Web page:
Content Marketing Must Support Customer Experience
Brands that stand out today create valuable customer experiences, and content marketing has a crucial role to play in supporting those experiences. Marketers, then, serve a critical function by producing, distributing, and promoting content that makes brand interactions more effective, easier, and more enjoyable.
Shoppers no longer show up at stores with a basic need and little idea of how to solve it. Forrester forecasts that by 2020, most purchases will either happen online or involve online research, which means that interactions will increasingly rest on content, whether it’s providing answers to a problem or explaining a product. By developing content that meets customers’ informational needs, eases their life or purchase in some way, or generates joy or relief, marketers can directly contribute to the overall customer experience (CX).
Aligning content strategy with CX produces content that achieves these goals:
It meets customers’ needs. Customers will explicitly tell marketers—either directly via surveys or indirectly via site searches—what type of content they want to experience. These explicit and basic needs are first priority for the marketer creating customer-centric content experiences.
It makes customers’ lives a bit easier. Like a wayfinding sign in the middle of the forest, some kinds of information and content won’t be necessarily asked for or expected, but they will still be deeply appreciated when found.
It generates positive emotions. Some content extends beyond explicit or implicit needs to create delight, serendipity, or empathy, or to prevent anxiety. While not table stakes, these experiences let brands differentiate themselves, often at an unexpected moment.
Marketers should plan content for the entire customer life cycle. Customers’ content needs don’t begin on a product page and end at the shopping cart; they may want content to understand how to think about a household problem, or they may want content to answer common product setup questions. The customer life cycle is a six-step framework that gives marketers a data-driven content strategy for supporting customers’ needs (see figure).
To drive incremental brand value, follow these principles:
Identify where you fail to meet needs in your customer life cycle. Many brands fail to meet customers’ most basic informational needs—the foundation for a good experience. For example, financial services and insurance firms often don’t address customers’ content needs at the discover stage, which led insurance provider Prudential to develop its “Bring Your Challenges” program.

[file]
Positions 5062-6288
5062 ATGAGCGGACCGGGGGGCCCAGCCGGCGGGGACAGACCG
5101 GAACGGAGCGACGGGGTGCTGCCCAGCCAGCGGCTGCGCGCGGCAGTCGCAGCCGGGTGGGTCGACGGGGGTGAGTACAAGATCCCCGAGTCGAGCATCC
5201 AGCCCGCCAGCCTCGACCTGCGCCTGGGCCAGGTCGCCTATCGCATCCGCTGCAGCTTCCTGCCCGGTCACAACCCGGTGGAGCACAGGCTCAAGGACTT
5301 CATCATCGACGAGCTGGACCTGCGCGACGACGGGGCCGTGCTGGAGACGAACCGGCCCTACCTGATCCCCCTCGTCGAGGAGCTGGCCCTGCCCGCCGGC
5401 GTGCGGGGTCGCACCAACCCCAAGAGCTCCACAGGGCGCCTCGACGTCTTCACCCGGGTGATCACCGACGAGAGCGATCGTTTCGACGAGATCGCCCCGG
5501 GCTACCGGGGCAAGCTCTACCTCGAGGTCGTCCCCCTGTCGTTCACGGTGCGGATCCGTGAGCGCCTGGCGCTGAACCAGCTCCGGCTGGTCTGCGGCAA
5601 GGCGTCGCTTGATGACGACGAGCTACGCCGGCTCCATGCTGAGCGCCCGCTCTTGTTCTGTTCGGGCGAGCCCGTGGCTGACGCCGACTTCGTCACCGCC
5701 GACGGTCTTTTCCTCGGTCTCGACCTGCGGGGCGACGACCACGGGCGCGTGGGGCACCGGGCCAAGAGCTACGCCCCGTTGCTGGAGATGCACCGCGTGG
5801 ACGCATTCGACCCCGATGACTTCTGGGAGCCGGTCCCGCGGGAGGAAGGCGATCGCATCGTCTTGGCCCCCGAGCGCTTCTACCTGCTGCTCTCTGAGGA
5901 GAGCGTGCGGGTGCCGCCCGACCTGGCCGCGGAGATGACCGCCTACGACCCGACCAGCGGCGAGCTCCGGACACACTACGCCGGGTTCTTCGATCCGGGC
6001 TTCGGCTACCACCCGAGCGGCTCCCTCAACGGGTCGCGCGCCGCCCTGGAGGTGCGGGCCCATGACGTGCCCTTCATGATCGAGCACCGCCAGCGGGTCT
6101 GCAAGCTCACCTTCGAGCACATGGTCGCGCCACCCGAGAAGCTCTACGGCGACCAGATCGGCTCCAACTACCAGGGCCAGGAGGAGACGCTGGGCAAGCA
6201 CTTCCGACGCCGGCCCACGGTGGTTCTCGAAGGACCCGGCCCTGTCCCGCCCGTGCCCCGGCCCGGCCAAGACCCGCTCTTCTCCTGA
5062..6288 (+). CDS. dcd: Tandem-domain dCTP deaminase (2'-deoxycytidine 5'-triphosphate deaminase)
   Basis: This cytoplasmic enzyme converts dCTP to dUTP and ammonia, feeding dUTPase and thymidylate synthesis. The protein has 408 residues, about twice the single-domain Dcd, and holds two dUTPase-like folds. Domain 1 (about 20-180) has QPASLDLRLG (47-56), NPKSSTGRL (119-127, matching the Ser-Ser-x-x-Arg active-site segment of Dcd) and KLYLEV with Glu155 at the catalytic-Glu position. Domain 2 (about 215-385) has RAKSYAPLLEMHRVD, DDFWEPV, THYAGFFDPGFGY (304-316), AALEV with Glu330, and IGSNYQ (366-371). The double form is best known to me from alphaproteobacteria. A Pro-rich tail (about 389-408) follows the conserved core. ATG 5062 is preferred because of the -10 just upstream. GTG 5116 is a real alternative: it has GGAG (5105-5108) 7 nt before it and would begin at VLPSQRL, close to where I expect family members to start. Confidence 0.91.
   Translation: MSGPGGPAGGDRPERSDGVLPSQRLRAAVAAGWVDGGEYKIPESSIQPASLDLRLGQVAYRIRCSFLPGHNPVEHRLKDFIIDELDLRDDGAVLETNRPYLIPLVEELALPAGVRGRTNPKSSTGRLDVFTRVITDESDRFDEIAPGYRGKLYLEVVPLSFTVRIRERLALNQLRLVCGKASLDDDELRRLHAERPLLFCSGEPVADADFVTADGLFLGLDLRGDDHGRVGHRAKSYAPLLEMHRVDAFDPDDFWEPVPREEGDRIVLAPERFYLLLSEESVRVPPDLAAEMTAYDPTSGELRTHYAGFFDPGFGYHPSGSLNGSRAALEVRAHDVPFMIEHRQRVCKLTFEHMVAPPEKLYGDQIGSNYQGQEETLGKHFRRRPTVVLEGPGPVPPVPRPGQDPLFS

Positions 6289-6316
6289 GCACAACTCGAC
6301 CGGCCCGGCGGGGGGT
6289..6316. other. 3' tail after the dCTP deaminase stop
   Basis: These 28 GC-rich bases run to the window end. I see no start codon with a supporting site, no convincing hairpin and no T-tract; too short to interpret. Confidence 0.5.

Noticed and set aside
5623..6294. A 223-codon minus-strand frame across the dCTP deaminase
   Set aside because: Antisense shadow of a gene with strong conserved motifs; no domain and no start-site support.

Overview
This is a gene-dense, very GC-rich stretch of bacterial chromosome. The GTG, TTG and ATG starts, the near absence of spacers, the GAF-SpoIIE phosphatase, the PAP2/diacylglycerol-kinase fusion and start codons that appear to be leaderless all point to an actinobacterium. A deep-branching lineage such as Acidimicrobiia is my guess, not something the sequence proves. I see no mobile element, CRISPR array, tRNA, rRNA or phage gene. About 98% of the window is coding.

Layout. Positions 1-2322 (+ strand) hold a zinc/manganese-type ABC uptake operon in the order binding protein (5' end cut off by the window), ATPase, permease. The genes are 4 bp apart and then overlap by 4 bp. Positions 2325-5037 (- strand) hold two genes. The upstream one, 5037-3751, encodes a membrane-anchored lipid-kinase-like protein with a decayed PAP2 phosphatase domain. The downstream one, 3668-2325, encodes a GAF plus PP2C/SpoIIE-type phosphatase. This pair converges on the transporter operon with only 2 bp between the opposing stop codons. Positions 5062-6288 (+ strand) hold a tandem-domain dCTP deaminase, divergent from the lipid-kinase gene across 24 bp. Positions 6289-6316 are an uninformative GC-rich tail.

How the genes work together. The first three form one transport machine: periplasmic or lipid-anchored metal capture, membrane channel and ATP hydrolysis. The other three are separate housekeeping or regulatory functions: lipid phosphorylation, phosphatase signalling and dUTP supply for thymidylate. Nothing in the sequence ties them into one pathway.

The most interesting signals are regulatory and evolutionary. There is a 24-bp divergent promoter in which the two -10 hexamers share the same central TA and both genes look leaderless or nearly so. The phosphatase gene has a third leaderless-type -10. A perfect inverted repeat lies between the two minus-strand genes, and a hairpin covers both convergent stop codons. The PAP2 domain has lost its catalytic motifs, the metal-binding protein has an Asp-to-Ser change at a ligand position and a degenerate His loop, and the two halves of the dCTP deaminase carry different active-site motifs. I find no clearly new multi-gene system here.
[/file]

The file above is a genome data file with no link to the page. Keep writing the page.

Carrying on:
Increase your brand’s responsiveness to explicit or implicit needs. Customers will tell you what they want, either directly or via data that reveals their behavior. Working with Microsoft on its Azure cloud computing platform, Smith Agency—a CX service firm—used data to determine that Microsoft’s messaging wasn’t driving usage, and worked with it to develop content that did.
Identify moments for brand differentiation. Creative approaches to content can allow brands to set themselves apart, such as the first airlines that applied humor to safety videos. In another example, Luxury e-commerce retailer Yoox realized that most product-unboxing scenarios—ripping open a cardboard box—were far from luxury experiences; they overhauled how deliveries were packaged, serving up unique boxes, scented paper, and handwritten, personalized notes.
Look beyond your own touch points. Marketers should not chase a direct relationship with their customers at all costs; many customer needs will naturally be better served elsewhere. For example, some financial providers have learned to offer a mortgage payment calculator on sites for mortgage price comparisons; here, they can answer a clear customer need in a context where customers will explicitly not want to come to them directly.
With CX the most important source of competitive differentiation, successful content and content marketing will give leaders the ability to nail two hard-to-hit strategic goals: building a brand amid banner blindness and ad blocking, and improving customer experience.
Ryan Skinner is senior analyst, B2C Marketing, at Forrester. He is a leading expert on both content marketing and the analytical sides of content marketing and marketing automation.
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